It’s not the ideal way to start off a review, but I keep coming back to it – To Green Angel Tower is long. This final installment of Tad William’s Memory, Sorrow, and Thorn trilogy is so long that in its paperback form it had to be released in two volumes – each about 800 pages long. Either volume would be considered a fairly beefy book by itself, together, they are just plain long.
I know I’m coming off a bit rant-ish here, and there is some truth to it, but To Green Angel Tower is at the same time a worthy conclusion to William’s epic saga (did I really just use the word saga?). This book has all the elements of a successful (if somewhat un-original) end – horrible battles, hopelessness, stupid mistakes, super-human heroic action, dark magic, love, death, deception, a happy ending, and enough open ends to leave us wanting more.
The title, To Green Angel Tower, really provides the proper plot summary for this book. The major players of this epic wrap up what has been keeping them busy and converge at the Green Angel Tower – the key location of the end battle, and the place the story began. People take long and difficult roads to get there – some are hurt, even killed, and others are captured or otherwise delayed. Rest is assured; the key players make it where they need to be.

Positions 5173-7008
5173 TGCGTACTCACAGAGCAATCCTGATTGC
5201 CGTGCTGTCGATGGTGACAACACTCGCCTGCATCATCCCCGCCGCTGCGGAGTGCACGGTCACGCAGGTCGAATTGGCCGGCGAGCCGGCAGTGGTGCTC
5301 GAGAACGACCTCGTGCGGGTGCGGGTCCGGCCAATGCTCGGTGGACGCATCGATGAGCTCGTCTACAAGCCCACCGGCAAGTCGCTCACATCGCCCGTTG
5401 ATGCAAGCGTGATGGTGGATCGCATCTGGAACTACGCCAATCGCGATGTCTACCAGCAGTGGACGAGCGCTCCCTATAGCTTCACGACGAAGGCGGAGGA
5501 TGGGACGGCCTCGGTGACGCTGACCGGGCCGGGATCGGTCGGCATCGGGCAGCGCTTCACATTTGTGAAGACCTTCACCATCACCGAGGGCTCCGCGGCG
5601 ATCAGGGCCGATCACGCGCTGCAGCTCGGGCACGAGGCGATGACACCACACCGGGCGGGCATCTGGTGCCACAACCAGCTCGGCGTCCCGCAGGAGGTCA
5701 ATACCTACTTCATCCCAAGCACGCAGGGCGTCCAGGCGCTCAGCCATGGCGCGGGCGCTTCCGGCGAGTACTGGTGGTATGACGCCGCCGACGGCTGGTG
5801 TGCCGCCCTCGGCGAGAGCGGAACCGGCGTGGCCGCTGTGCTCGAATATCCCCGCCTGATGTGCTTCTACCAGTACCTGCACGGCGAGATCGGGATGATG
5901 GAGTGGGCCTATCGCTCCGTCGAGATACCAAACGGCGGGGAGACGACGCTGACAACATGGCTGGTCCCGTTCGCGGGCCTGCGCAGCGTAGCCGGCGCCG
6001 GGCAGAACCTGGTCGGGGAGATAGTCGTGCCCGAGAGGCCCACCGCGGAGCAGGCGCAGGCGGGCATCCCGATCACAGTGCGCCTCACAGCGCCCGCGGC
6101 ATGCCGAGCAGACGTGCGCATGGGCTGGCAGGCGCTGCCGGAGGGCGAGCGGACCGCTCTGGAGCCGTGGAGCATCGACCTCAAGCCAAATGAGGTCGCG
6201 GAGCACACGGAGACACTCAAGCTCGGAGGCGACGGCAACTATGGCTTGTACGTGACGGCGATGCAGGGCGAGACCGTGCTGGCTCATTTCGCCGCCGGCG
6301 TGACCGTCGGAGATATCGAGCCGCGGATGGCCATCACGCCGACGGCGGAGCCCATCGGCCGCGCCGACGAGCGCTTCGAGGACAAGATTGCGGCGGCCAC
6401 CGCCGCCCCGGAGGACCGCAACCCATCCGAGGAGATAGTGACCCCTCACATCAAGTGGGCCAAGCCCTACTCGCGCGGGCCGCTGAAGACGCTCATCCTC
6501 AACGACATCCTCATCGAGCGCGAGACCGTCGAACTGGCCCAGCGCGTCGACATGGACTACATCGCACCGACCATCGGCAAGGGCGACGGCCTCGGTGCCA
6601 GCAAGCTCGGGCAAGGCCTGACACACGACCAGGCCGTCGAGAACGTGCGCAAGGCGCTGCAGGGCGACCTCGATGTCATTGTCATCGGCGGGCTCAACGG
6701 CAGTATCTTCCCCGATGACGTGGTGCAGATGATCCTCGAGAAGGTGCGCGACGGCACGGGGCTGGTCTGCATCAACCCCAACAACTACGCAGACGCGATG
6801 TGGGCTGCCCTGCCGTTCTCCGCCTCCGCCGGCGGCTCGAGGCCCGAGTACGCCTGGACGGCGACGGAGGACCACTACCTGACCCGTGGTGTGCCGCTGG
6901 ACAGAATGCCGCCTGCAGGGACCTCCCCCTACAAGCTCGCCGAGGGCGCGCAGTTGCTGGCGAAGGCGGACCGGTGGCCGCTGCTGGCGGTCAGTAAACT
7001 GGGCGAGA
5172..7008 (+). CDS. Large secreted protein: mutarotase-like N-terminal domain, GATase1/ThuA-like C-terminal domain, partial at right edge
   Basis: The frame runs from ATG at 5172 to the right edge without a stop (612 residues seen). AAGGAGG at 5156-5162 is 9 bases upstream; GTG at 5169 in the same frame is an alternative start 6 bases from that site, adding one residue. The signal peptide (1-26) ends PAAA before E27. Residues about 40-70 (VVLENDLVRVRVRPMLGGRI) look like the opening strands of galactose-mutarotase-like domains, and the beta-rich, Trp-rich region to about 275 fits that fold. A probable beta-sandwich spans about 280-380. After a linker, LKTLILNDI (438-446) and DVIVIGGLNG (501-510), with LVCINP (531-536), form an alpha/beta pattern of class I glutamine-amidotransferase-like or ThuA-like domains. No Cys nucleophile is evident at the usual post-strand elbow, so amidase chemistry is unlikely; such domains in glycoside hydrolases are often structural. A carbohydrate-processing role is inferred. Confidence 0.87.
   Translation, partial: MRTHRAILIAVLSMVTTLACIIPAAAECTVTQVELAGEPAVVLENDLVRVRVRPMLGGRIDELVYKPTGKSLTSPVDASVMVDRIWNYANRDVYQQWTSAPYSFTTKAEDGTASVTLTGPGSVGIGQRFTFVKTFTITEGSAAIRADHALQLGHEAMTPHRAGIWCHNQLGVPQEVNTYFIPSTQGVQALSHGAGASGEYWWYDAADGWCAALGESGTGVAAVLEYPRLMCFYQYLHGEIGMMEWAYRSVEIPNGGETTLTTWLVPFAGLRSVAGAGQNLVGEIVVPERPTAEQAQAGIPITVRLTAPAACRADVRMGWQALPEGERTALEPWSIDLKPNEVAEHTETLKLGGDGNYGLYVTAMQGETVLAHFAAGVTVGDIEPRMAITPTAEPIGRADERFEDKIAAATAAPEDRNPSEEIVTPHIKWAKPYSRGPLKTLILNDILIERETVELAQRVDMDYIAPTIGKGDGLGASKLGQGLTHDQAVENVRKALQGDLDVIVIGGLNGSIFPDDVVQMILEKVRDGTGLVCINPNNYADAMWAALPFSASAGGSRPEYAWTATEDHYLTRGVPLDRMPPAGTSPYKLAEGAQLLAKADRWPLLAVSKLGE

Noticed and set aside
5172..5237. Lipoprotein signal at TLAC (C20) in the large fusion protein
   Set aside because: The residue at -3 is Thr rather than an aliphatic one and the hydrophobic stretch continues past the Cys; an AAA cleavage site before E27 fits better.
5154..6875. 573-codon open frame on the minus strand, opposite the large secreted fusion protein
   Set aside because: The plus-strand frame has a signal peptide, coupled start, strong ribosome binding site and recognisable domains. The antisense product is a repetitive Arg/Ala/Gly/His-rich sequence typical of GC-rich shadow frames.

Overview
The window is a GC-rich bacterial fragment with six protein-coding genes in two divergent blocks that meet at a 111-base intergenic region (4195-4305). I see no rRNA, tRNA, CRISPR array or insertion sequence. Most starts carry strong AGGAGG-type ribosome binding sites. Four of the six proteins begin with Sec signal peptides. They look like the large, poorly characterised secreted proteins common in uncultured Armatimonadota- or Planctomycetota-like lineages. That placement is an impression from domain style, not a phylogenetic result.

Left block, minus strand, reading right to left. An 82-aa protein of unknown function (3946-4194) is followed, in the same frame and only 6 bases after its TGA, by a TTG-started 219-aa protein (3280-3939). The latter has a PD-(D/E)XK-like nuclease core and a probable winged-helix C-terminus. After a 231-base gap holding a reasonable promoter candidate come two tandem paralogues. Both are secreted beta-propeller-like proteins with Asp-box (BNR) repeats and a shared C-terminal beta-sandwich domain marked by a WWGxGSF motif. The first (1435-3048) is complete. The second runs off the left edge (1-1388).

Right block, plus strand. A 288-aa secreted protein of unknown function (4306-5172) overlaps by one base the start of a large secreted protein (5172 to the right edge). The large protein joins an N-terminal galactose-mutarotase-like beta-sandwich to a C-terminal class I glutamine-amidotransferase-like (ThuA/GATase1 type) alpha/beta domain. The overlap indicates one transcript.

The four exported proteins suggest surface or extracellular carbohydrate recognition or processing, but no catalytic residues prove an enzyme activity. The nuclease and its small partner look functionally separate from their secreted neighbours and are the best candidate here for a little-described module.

Ok, so here is a (obvious) spoiler – there is a happy ending. Really, could it have been any other way – we all knew it was coming. Our hero wins, but I won’t go as far to say whether he gets the girl or not. Yet there are still enough surprises to catch us off guard, to convince the reader that the end is a bit more than what we knew would happen. Mysteries are at once satisfactorily explained and left for the imagination and desire of more stories to come. Anyway, a good story is more about the adventure, the getting there, than about the end itself.
So, by now you may be wondering if actually like the book(s) or not. Of course I did. While all usual clichés are there, Williams does tell it well and even manages to surprise. There is character growth, and I’ve not ever read a better scene where a young hero realizes the true horror of war.